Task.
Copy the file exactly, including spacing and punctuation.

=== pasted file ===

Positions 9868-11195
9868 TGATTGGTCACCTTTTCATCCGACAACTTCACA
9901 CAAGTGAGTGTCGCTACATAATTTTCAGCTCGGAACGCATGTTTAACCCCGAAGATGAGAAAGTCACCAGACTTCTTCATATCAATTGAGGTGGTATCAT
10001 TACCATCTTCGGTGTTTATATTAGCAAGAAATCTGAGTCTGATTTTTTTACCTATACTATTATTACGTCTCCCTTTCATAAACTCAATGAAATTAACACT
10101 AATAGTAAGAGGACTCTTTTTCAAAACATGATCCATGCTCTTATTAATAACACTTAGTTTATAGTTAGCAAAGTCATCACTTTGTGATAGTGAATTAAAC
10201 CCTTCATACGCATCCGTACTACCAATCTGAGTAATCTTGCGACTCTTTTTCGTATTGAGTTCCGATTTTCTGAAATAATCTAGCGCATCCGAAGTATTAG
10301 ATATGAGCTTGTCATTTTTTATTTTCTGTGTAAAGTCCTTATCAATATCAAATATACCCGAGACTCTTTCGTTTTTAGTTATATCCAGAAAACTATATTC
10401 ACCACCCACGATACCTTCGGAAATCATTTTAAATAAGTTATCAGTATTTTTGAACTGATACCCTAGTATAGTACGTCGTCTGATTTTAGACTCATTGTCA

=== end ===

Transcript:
Positions 9868-11195
9868 TGATTGGTCACCTTTTCATCCGACAACTTCACA
9901 CAAGTGAGTGTCGCTACATAATTTTCAGCTCGGAACGCATGTTTAACCCCGAAGATGAGAAAGTCACCAGACTTCTTCATATCAATTGAGGTGGTATCAT
10001 TACCATCTTCGGTGTTTATATTAGCAAGAAATCTGAGTCTGATTTTTTTACCTATACTATTATTACGTCTCCCTTTCATAAACTCAATGAAATTAACACT
10101 AATAGTAAGAGGACTCTTTTTCAAAACATGATCCATGCTCTTATTAATAACACTTAGTTTATAGTTAGCAAAGTCATCACTTTGTGATAGTGAATTAAAC
10201 CCTTCATACGCATCCGTACTACCAATCTGAGTAATCTTGCGACTCTTTTTCGTATTGAGTTCCGATTTTCTGAAATAATCTAGCGCATCCGAAGTATTAG
10301 ATATGAGCTTGTCATTTTTTATTTTCTGTGTAAAGTCCTTATCAATATCAAATATACCCGAGACTCTTTCGTTTTTAGTTATATCCAGAAAACTATATTC
10401 ACCACCCACGATACCTTCGGAAATCATTTTAAATAAGTTATCAGTATTTTTGAACTGATACCCTAGTATAGTACGTCGTCTGATTTTAGACTCATTGTCA